North Dakota most food s ecure, Mississippi is least secure
Results America seeks to use data and logical research to help educate states about their triumphs and challenges. Often in this process, we discover that high-profile issues are far less of an issue, while other problems are far more severe and demand greater policy attention. Food insecurity is one of the latter issues.
Strong public health is a goal of every party and government; the ability for a citizen to have enough safe food for their household is part of this goal. Using data from the latest survey by the Food and Drug Administrat ion, we can see that not only is food insecurity an issue, but many states struggle with the matter. The 2012 data gives the percentage of a state’s population that were categorized as having “low” or “very low” food security.
First, of those states in the top 10, North Dakota, Virginia, and New Hampshire are the most food secure. Interesting to note is that the states with the top rankings are also those states with some of the lowest unemployment rates in 2012. This lends to an obvious conclusion that job security yields food security. However, it should be noted that all states have seen food insecurity increase from 2010, due in large part to continued economic troubles.
““Mississippi is currently in the midst of some of the worst food insecurity issues on record, with over 20% of the population reporting low or very low food security and access.””
Mississippi, Arkansas, and Texas are the three most food insecure states. Mississippi is currently in the midst of some of the worst food insecurity issues on record, with over 20% of the population reporting low or very low food security and access. This during a time when the state faced a 9.2% unemployment rate. This is also not merely a regional (specifically Southern) issue, as states such as Nevada and Ohio also fall into the bottom 10 rankings. Also interesting, and will be explored in later white papers, is the relationship with obesity. Many of the most obese states are also the most food insecure states.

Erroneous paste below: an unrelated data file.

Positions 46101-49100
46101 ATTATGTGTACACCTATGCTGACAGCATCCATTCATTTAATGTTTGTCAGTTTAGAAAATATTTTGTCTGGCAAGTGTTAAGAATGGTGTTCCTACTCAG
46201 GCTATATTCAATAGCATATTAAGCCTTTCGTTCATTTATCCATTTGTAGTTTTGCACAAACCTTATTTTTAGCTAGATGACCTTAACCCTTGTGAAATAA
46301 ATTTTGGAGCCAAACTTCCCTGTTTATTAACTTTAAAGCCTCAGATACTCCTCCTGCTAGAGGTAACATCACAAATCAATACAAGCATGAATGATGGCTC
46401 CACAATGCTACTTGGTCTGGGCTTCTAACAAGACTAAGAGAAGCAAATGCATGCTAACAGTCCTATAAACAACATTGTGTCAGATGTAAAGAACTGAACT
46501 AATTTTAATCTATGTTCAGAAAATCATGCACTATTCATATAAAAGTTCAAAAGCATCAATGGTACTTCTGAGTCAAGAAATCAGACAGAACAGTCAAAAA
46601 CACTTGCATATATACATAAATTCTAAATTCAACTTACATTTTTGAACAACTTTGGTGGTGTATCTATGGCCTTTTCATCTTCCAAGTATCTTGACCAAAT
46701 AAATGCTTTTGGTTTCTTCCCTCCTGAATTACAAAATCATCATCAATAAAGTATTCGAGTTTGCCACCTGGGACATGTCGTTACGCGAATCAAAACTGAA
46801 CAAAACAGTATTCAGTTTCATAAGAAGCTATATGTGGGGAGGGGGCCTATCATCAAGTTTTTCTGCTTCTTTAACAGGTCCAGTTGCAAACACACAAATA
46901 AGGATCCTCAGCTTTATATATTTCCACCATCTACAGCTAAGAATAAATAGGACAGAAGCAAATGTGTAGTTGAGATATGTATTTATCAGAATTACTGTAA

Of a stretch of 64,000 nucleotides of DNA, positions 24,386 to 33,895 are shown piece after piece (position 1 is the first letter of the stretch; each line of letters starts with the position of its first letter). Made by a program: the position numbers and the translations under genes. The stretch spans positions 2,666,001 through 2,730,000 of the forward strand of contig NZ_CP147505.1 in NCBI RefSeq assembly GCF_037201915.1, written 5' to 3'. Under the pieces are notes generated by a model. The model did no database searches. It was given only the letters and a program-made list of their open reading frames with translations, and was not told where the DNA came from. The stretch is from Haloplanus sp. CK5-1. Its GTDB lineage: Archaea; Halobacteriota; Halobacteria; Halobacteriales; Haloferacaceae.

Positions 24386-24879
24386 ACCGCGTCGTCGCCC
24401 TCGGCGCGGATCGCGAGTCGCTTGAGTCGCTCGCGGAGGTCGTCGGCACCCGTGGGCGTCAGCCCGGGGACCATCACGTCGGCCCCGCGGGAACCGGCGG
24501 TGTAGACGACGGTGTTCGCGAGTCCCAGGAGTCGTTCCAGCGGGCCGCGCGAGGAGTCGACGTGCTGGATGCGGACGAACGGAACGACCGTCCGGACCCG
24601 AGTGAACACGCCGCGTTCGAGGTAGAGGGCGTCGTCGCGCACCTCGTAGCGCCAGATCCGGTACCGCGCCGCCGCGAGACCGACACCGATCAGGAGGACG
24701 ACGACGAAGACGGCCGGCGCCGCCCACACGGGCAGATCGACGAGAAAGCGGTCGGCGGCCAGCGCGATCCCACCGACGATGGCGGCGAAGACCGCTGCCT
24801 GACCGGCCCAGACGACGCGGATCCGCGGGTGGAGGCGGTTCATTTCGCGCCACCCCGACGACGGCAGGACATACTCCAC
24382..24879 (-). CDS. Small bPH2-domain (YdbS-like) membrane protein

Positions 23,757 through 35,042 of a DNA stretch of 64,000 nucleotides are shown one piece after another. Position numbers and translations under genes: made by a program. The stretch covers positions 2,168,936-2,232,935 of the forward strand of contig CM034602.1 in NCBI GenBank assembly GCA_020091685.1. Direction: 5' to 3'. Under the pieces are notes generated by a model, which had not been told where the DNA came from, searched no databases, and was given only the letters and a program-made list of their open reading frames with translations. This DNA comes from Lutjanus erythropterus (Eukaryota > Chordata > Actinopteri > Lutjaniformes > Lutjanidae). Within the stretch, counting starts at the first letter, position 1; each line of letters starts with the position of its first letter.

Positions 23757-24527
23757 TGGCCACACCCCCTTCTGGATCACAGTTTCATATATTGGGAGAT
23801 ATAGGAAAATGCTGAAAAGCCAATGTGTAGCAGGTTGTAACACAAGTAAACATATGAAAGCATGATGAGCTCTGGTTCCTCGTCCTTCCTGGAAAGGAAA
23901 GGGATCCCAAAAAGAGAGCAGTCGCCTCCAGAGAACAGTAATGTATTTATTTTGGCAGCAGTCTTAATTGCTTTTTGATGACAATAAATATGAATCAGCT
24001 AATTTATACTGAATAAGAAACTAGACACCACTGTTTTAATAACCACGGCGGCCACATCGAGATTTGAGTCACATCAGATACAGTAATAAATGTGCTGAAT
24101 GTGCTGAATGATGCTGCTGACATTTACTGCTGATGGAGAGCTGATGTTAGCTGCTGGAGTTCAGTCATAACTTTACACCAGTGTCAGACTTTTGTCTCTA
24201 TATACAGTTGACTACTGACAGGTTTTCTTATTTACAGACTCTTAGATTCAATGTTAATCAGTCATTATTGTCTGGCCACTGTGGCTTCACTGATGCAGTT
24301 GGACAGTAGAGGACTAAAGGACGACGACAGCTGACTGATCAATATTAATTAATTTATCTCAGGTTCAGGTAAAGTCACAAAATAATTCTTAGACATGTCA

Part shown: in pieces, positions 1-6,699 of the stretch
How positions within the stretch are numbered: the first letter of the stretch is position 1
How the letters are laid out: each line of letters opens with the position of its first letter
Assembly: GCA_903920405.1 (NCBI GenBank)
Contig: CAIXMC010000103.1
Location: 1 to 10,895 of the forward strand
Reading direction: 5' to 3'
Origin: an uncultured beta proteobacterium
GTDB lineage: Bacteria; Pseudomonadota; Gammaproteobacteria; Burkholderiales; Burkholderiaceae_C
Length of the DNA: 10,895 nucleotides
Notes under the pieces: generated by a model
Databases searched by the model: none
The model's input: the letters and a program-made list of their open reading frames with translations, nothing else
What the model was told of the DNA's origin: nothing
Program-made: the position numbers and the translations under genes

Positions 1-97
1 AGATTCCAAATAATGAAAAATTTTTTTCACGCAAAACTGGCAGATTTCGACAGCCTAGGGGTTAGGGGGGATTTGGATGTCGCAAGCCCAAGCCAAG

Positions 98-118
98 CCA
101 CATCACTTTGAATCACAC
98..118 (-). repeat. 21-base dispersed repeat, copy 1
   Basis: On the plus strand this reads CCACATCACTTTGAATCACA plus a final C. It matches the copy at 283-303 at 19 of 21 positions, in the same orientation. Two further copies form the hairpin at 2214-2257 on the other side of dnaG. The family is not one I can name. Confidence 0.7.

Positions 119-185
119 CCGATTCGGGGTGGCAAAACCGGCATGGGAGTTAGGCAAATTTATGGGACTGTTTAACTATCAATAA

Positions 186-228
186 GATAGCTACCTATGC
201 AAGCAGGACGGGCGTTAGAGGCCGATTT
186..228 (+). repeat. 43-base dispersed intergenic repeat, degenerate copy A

Beside economic concerns, there are interesting demographic and population relationships with food security. African-American and Latino communities, as well as rural areas and senior citizens, are some of the most likely to suffer from food insecurity. It is also not just relegated to the unemployed and uneducated. 23% of the participants in the FDA survey who responded with “low” and “very low” had attended college. This data suggests not a lack of food, but rather a lack of access to food, what are called “food deserts.” Advance techniques such as geospatial data analysis (which would map areas of greatest food security risk) would serve well those states that are interested in reducing their own food security and access issues.